Beauty & Wisdom provided insight into my own future. As I photographed these golden ladies and listened in on their conversations and looked into their eyes, I saw the kind of courage that comes from embracing life fully without expectations, except to be happy and connected to people. Their “take me as I am” attitude has given me permission to age fearlessly with no regrets and reasons to look forward to my own aging process.
via Beauty & Wisdom.
A wonderful essay from Oliver Sacks on the approach of his 80th birthday…
My father, who lived to 94, often said that the 80s had been one of the most enjoyable decades of his life. He felt, as I begin to feel, not a shrinking but an enlargement of mental life and perspective. One has had a long experience of life, not only one’s own life, but others’, too. One has seen triumphs and tragedies, booms and busts, revolutions and wars, great achievements and deep ambiguities, too. One has seen grand theories rise, only to be toppled by stubborn facts. One is more conscious of transience and, perhaps, of beauty. At 80, one can take a long view and have a vivid, lived sense of history not possible at an earlier age. I can imagine, feel in my bones, what a century is like, which I could not do when I was 40 or 60. I do not think of old age as an ever grimmer time that one must somehow endure and make the best of, but as a time of leisure and freedom, freed from the factitious urgencies of earlier days, free to explore whatever I wish, and to bind the thoughts and feelings of a lifetime together.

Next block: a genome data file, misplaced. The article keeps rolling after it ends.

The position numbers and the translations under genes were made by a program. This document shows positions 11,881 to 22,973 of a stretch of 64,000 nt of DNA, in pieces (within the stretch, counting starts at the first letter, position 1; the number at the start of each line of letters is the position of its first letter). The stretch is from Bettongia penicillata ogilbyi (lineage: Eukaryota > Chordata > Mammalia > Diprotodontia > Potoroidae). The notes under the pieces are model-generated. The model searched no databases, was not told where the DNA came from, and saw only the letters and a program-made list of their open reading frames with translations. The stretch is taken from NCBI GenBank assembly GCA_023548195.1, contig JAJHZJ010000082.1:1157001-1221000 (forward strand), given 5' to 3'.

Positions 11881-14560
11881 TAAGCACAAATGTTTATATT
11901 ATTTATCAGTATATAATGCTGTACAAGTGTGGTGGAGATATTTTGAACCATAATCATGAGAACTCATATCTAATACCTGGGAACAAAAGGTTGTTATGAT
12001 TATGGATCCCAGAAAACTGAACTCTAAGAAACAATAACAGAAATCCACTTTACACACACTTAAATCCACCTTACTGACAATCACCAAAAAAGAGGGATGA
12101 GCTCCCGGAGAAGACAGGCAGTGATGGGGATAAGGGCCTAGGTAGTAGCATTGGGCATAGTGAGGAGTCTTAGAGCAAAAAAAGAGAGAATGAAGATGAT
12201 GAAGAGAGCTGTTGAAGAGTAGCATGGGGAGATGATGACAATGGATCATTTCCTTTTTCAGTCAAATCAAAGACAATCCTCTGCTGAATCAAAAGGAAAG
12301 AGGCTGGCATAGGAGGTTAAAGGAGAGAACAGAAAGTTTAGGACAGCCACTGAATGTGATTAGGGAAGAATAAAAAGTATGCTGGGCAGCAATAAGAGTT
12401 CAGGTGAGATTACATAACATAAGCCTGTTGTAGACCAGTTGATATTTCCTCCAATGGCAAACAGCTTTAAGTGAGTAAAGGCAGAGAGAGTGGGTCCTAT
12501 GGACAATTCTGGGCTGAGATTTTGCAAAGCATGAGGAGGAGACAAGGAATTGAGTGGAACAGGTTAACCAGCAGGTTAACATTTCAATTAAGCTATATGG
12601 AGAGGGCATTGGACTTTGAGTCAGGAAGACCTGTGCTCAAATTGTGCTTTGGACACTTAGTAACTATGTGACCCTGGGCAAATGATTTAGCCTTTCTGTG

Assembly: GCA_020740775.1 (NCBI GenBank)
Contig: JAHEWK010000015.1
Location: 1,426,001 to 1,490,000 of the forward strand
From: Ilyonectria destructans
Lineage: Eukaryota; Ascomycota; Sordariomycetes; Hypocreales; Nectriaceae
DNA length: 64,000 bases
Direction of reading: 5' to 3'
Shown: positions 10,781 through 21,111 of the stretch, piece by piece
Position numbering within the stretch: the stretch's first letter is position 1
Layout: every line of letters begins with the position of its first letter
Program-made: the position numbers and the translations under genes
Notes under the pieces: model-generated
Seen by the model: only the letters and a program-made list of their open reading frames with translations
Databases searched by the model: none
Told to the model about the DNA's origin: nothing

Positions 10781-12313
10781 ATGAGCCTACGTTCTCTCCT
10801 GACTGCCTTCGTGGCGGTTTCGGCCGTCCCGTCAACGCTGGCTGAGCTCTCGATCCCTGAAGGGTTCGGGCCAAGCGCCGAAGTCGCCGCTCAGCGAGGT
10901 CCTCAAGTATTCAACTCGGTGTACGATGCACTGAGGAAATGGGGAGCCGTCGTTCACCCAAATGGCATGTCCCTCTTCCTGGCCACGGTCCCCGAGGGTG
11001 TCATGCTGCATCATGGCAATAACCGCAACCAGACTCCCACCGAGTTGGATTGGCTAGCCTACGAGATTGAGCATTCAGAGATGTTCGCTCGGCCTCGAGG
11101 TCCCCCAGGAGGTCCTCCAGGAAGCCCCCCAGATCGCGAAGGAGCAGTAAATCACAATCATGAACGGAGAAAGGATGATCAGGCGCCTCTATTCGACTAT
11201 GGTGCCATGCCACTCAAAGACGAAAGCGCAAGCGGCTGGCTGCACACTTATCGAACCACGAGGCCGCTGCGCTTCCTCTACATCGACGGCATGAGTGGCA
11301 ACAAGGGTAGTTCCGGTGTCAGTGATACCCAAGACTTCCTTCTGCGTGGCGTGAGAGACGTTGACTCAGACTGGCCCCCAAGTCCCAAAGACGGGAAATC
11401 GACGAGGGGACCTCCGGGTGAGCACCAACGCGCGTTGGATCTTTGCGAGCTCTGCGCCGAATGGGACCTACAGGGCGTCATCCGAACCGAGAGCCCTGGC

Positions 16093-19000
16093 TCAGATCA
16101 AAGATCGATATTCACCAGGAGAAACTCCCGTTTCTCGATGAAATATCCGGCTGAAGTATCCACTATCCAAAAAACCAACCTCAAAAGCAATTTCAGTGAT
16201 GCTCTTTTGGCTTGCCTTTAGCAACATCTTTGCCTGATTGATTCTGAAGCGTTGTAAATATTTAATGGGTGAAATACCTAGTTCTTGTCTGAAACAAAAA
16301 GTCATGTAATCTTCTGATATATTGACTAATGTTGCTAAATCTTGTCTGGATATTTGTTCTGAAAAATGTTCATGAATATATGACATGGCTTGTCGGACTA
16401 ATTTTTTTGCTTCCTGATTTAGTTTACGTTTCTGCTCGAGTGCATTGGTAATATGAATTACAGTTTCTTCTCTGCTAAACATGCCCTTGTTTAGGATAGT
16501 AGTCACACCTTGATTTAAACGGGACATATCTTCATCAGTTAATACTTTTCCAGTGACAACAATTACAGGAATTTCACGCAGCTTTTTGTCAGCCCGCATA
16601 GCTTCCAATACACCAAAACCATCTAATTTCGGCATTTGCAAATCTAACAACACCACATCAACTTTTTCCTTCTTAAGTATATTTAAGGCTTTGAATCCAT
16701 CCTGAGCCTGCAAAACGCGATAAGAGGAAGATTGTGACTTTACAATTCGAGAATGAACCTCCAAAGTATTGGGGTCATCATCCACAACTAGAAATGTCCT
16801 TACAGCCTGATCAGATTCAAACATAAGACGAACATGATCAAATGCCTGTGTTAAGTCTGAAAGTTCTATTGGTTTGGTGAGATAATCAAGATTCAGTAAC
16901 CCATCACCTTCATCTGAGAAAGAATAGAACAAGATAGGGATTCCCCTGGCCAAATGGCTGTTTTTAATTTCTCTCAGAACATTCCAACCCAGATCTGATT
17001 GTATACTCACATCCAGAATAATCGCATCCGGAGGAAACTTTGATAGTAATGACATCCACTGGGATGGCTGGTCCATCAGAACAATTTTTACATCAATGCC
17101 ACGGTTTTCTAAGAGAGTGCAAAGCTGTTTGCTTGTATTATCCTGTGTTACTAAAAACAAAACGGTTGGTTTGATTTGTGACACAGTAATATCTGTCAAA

I am looking forward to being 80.
[Exploring Life] A large proportion of our lifetime is focused on earning money as a means to ensure our survival in society. In order to earn an income we participate in some form of work. This participation in the workforce is commonly viewed as “a contribution” to the economic growth of our society. The distribution of money across the population suffers from extreme imbalance; some people live in poverty while others have far more money than they require. Money in and of itself is empty and meaningless; nevertheless, it remains the standardized symbol of material prosperity in a modern-day dramatization of the survival of the fittest…
Perception is reality when it comes to aging successfully: if a person feels she has aged well, then she has. If, on the other hand, she does not believe she has aged successfully, she has not, regardless of objective measurements. Another recent study in Gerontologist concluded that elderly people who self-reported successful aging, despite a high level of physical disability among the population evaluated, used adaptation and coping strategies to align their perception of successful aging with their own experiences.
I wonder how old we need to get before we gain the wisdom to accept the things we can’t change.